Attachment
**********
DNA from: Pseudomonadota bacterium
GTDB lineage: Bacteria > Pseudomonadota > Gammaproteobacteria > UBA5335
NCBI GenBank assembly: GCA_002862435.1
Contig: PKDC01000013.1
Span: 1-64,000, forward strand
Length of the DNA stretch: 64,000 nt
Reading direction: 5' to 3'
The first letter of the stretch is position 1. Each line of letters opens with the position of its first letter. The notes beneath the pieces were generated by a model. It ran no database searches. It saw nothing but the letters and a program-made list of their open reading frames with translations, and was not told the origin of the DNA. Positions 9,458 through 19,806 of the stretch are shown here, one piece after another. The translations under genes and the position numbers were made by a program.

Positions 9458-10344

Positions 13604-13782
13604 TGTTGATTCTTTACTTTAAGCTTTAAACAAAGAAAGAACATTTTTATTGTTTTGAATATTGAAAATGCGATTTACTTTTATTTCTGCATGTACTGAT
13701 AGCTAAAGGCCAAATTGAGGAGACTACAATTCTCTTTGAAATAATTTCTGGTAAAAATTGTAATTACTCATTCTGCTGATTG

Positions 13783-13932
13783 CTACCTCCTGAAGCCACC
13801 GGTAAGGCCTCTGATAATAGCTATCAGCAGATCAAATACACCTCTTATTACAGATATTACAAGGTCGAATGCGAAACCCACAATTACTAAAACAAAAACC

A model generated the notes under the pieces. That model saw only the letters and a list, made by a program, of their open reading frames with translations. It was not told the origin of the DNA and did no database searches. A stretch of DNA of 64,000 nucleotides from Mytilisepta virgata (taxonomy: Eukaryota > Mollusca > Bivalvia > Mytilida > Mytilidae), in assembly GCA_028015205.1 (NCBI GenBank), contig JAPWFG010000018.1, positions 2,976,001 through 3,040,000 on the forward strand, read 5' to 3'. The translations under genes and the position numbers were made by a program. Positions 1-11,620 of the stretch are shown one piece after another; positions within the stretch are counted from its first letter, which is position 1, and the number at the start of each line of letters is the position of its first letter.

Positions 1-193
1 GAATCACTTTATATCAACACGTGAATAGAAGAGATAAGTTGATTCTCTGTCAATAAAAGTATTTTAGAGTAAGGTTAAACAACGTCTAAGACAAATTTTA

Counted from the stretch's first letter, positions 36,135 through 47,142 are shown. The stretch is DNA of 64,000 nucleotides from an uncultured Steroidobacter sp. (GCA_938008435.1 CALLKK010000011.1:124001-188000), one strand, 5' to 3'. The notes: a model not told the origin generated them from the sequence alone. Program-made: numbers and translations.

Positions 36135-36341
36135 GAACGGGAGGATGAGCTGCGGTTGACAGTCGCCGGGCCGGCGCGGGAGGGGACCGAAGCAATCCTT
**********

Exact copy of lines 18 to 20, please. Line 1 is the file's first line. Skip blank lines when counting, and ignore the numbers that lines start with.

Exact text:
1 GAATCACTTTATATCAACACGTGAATAGAAGAGATAAGTTGATTCTCTGTCAATAAAAGTATTTTAGAGTAAGGTTAAACAACGTCTAAGACAAATTTTA

Counted from the stretch's first letter, positions 36,135 through 47,142 are shown. The stretch is DNA of 64,000 nucleotides from an uncultured Steroidobacter sp. (GCA_938008435.1 CALLKK010000011.1:124001-188000), one strand, 5' to 3'. The notes: a model not told the origin generated them from the sequence alone. Program-made: numbers and translations.

Positions 36135-36341